The United States is improving its ability to respond to the ever-present threat of a chemical, biological or nuclear incident in the 21st century by establishing 10 National Guard Homeland Response Forces across the country. These units each will comprise hundreds of members who will be trained in the various skills necessary to save lives in the event of a catastrophe.
The increase of information sharing between agencies is by far the greatest tool the U.S. has to support homeland security and aid in homeland defense.
The U.S. cyber infrastructure receives double protection with help from the DHS' new cybersecurity integration center. Do you believe the NCCIC is equipped to handle and accomplish its mission? Can any single organization be? Will layers of bureaucracy hinder its effectiveness?
"If one of those types of attacks were to occur anywhere in the United States, nowhere else has the assets we have that are well-trained and ready. But those are the ones you hope never happen. No matter how good we are, there is no good outcome."-Cathy L. Lanier, chief of police, Metropolitan Police Department, Washington, D.C.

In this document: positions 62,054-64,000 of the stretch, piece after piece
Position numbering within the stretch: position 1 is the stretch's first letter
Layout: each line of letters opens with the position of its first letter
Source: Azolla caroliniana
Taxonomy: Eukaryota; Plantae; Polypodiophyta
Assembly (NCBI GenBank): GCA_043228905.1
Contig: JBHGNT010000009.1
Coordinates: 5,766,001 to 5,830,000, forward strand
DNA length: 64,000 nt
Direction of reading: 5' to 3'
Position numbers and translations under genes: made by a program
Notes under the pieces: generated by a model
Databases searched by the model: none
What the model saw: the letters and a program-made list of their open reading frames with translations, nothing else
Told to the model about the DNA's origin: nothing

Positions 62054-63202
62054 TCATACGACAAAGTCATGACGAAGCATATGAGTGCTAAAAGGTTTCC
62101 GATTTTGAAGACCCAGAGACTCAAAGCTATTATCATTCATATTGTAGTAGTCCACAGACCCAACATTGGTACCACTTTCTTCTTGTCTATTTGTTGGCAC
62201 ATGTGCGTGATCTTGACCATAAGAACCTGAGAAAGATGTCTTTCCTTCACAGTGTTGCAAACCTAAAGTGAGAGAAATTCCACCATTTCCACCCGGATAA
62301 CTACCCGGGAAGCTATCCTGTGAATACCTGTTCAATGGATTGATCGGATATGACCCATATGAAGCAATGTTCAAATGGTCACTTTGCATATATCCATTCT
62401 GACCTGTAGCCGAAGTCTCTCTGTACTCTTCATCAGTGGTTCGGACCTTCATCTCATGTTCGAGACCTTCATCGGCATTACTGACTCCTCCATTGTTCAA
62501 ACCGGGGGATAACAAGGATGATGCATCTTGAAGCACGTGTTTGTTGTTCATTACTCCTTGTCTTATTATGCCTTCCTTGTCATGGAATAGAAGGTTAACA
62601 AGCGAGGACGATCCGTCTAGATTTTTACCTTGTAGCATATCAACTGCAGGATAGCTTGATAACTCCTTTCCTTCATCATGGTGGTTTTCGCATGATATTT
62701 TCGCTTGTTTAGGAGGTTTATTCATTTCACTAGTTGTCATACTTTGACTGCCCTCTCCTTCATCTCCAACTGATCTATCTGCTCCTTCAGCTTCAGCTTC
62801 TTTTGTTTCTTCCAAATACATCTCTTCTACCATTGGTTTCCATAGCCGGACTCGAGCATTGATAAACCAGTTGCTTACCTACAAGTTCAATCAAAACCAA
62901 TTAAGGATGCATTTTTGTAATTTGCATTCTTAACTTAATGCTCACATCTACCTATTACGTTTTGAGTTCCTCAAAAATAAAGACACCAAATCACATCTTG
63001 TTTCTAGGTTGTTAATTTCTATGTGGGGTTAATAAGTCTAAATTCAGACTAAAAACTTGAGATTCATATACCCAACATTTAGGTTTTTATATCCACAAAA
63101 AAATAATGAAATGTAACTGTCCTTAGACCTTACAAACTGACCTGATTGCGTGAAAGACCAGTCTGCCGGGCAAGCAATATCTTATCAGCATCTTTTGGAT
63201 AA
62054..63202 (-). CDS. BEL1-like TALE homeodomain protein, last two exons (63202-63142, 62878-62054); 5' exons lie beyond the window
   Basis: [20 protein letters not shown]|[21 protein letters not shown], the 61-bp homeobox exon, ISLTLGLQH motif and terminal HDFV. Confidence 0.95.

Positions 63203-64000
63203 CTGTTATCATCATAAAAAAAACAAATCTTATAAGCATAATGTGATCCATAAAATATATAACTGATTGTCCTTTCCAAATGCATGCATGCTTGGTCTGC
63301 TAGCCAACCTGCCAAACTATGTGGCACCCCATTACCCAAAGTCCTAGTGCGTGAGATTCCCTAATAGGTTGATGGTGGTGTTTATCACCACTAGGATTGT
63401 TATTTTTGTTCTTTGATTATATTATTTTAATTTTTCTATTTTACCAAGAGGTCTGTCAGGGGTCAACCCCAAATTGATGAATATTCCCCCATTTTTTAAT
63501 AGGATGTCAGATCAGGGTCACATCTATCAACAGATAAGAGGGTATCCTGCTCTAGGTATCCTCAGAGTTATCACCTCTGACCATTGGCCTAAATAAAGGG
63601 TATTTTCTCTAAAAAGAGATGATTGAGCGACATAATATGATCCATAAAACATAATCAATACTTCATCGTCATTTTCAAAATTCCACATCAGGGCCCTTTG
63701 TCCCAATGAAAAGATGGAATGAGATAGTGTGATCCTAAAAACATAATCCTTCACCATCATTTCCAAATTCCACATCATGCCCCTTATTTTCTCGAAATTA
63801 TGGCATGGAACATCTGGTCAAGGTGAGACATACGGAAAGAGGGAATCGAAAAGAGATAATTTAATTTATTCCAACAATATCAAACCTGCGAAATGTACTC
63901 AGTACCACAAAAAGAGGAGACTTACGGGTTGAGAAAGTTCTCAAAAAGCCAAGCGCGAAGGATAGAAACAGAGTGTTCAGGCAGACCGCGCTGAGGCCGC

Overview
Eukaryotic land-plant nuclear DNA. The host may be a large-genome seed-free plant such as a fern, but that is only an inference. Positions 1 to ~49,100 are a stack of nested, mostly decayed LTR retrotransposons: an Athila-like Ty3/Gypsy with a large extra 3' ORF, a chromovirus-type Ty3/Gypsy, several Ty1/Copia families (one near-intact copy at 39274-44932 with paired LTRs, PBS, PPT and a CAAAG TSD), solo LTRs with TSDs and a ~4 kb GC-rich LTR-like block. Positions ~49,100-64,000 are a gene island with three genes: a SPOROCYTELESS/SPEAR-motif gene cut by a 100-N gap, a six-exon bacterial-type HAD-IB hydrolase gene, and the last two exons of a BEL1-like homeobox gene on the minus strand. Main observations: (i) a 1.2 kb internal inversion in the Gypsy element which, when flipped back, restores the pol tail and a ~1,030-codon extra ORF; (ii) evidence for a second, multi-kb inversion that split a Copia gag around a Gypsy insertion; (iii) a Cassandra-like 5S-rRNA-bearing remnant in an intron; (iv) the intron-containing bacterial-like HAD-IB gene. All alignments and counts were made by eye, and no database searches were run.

Managing the myriad programs designed to provide border security has proved challenging. The Department of Homeland Security (DHS) has launched a variety of technology efforts designed to enhance border security. Likewise, civilian firms are deeply involved with DHS in supporting these programs. Two panels running Wednesday examined the government and industry perspectives of coordinating border security.
While many conferences suffer from waning interest as panel session after panel session present valuable information over two days, this year's AFCEA Homeland Security conference proved to be quite the opposite. Discussions about upcoming contracting opportunities was at least part of the reason.
Technology has had a significant impact in streamlining the work of Washington D.C.'s Metropolitan Police Department (MPD). This was the message conveyed by D.C. MPD Police Chief Cathy L. Lanier yesterday during a lunchtime address to the attendees at AFCEA's Homeland Security Conference.
The popularity and growth of social media networks and blogs offers federal agencies with new tools to get their message to the nation's citizens. However, the openness of social media platforms also presents a security challenge. A panel of government and commercial media experts pondered the implications of widespread adoption of social media platforms at AFCEA's Homeland Security Conference.